Last summer, Wisconsin named the kringle as the state's official pastry -- not to be confused with their proposed state dessert, the cream puff. A kringle is a Scandinavian flaky pastry, similar to a danish pastry in texture, then filled with nuts, fruit filling, or custard. Since Racine, Wisconsin, apparently is the epicenter of Danish-American culture and full of expert kringle makers, it just made sense.
Maine has blueberry pie. Maryland has Smith Island cake. Massachusetts obviously has Boston cream pie. South Dakota claimed kuchen. Texas got the strudel and the sopaipilla. What would Arizona's state pastry be? What are we known for as far as sweets are concerned? Those lollipops with the scorpions in them at the airport?
See also: How to Make a King Cake for Mardi Gras
In an effort to get scientific, I started with a list of great ingredients found in Arizona, that I love using in pastry: dates, pecans, honey, citrus, prickly Pear. Here are my nominations for Arizona's state pastry.
Date Cake: A few years ago, I worked in Yuma to help open a small farm bakery, and one of the biggest sellers in our little farm store each year were dates. As our date farmers would roll up with thousands of pounds of dates for packing, baking, and making date shakes for the snow birds, I came to loathe and love these beauties even more.
Put dates in anything, and snowbirds will flock. Our friends to the north wouldn't stop requesting date cake, also known in some regions of Canada as "matrimonial cake." I called a friend from Toronto who then called his mother, acquiring a recipe for matrimonial cake -- essentially, it's a date bar and similar to a coffee cake, but with a gooey date filling. How about a rich date cake with a honey caramel as the Arizona state pastry?
Citrus Tart: Though we aren't known as the citrus state, we do produce a sizable amount of beautiful citrus every winter. Pick it yourself at the Farm at Agritopia or grow a citrus tree in your backyard. Either way, you'll find an abundance of bright bulbs during the winter to make marmalades, spruce up your cocktails or turn into a delicious citrus tart. Enjoy on the patio while Instagramming a picture to your snowed-in friends and family back east.
Pecan Pie with Arizona Honey: When I hear pecan pie, I generally think of the Southeast. However, Arizona has a large pecan operation called The Green Valley Pecan Company in Sahuarita, just south of Tucson. Paired with Arizona honey, this combination becomes a powerhouse pie that is often reimagined and found on local menus.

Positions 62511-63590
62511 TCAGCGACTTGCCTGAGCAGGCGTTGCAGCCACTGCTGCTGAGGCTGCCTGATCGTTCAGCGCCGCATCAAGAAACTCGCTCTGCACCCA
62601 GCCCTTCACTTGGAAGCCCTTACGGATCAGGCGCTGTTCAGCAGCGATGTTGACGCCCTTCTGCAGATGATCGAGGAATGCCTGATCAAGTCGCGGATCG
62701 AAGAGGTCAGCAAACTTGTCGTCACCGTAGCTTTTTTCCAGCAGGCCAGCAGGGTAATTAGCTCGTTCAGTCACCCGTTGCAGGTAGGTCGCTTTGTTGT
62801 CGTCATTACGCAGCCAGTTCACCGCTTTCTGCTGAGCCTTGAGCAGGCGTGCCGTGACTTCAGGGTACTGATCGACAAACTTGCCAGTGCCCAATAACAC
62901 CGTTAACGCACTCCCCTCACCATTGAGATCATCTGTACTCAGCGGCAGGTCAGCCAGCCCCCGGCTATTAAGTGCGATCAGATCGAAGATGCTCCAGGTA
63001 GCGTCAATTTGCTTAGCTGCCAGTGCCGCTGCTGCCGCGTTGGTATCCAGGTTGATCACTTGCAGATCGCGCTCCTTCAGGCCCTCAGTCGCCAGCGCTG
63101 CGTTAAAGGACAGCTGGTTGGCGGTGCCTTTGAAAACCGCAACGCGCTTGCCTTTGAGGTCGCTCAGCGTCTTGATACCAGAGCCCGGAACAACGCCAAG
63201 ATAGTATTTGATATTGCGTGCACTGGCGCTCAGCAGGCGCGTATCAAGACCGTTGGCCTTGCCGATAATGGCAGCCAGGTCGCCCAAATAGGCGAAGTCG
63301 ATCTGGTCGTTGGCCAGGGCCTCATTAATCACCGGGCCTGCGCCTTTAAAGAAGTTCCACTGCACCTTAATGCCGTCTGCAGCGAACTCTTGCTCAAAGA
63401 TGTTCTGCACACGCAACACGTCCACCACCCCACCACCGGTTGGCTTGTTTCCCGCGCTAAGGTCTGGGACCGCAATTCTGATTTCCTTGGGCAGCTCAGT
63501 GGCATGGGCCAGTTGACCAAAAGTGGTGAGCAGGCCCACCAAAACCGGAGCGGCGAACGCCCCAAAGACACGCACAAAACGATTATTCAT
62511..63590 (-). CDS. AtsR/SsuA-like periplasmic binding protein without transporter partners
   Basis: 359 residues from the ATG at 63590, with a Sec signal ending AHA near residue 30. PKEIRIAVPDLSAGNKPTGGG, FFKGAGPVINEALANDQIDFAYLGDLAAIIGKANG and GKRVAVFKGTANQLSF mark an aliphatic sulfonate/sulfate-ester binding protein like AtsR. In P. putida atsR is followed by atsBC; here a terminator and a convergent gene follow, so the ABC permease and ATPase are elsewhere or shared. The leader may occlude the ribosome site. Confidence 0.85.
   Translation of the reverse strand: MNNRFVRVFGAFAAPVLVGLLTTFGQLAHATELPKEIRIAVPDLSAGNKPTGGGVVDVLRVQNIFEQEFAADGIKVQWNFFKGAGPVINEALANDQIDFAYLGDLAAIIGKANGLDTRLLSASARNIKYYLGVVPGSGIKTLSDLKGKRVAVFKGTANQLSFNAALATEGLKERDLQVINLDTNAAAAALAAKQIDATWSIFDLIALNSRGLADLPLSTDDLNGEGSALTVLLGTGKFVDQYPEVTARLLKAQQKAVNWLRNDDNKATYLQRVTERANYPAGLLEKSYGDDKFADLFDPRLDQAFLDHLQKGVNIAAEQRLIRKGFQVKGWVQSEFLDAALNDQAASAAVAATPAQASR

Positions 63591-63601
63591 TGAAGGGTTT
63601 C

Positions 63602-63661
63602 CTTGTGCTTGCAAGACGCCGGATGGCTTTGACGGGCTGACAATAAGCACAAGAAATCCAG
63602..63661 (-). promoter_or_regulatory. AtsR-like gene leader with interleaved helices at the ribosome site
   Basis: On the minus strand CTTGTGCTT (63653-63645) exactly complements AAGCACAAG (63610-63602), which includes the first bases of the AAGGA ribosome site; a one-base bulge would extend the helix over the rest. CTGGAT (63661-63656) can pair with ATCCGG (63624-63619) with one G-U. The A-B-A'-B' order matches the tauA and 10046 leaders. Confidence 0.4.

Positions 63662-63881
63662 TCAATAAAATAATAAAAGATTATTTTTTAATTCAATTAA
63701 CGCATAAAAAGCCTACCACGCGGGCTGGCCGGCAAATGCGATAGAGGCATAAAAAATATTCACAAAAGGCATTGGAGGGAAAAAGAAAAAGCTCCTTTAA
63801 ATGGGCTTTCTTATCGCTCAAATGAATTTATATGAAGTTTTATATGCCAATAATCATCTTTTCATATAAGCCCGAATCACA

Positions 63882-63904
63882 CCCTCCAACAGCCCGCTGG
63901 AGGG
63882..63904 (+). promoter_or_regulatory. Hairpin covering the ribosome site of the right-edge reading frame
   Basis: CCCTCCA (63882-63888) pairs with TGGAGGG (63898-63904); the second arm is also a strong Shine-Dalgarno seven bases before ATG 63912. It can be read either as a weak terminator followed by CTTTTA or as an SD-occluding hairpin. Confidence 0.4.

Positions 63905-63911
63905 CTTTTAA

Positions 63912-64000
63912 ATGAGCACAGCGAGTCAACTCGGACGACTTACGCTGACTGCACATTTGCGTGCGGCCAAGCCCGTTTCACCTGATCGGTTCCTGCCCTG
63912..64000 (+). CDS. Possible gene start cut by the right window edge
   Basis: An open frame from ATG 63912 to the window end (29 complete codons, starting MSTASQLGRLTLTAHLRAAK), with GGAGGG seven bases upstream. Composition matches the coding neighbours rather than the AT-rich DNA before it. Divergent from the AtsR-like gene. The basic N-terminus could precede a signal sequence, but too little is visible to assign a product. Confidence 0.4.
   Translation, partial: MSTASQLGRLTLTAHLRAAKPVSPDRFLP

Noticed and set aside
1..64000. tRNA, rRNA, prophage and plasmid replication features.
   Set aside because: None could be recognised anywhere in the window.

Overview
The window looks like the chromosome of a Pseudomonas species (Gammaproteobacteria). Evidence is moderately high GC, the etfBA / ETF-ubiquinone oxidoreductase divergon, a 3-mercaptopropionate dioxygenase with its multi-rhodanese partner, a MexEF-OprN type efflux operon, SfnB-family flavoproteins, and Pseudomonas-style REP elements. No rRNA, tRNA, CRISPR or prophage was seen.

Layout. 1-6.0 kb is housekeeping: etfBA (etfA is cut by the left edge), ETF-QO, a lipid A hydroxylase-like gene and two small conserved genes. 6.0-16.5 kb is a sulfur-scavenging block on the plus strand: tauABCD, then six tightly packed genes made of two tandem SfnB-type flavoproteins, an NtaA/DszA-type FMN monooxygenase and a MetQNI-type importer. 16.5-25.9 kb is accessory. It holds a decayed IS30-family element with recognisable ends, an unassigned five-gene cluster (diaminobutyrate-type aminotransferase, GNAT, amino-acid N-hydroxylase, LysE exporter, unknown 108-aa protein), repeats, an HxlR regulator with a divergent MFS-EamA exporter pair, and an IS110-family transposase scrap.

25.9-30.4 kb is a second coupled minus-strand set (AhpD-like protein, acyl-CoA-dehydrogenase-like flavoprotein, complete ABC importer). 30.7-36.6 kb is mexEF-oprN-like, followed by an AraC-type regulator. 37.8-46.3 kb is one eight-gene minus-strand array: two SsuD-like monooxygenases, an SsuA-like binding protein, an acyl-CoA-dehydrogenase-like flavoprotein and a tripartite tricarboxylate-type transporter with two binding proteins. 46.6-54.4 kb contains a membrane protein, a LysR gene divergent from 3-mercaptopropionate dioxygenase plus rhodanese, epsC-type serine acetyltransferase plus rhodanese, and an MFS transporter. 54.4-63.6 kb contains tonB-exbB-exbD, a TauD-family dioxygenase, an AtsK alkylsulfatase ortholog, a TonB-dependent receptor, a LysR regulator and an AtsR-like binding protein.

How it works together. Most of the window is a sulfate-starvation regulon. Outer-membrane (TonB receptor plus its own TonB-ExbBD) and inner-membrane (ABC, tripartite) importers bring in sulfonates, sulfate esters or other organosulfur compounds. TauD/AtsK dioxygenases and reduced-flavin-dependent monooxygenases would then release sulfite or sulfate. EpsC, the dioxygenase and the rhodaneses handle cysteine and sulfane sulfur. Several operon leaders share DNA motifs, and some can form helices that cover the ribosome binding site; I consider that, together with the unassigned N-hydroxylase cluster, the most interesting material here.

Prickly Pear Marmalade Cake: It is sad that we don't see more prickly pear desserts gracing menus here in Arizona. While you will need your work gloves to harvest and prepare this fruit (be cautious not to pick anywhere pesticides may be sprayed), the bold ruby fruit is well worth the work.
Typically juiced and used for margaritas and various cocktails, the prickly pear also is a beautiful fruit to utilize in marmalade. Spread on top of pound cake for a unique dessert.
Fry Bread: I see the fry bread trucks pop-up at different events, but I never knew the painful history associated with this fried favorite. The origin of fry bread begins 150 years ago, as Navajos were forced to relocate from Arizona to New Mexico. The government gave them canned goods of lard, processed sugar, salt, and white flour, to sustain them, and fry bread was born. Though some Native Americans see fry bread as a celebration of their culture and survival, others see it as the cause for the large numbers of diabetes and obesity in the Native American community.
Fry bread is apart of the history of Arizona and something unique for those traveling through our state to taste.
Those are the nominations. Cast your vote in the comments below. We will tally them up and let you know what everyone thinks our state pastry should be. No write-ins of cake pops will be accepted. See also: Cake Pops are the Worst: The 7 Layers of the Cake Hierarchy
Rachel Miller is a pastry chef and food writer in Phoenix, where she bakes, eats, and single-handedly keeps her local cheese shop in business. You can get more information about her pastry at www.pistolwhippedpastry.com, or on her blog at www.croissantinthecity.com.
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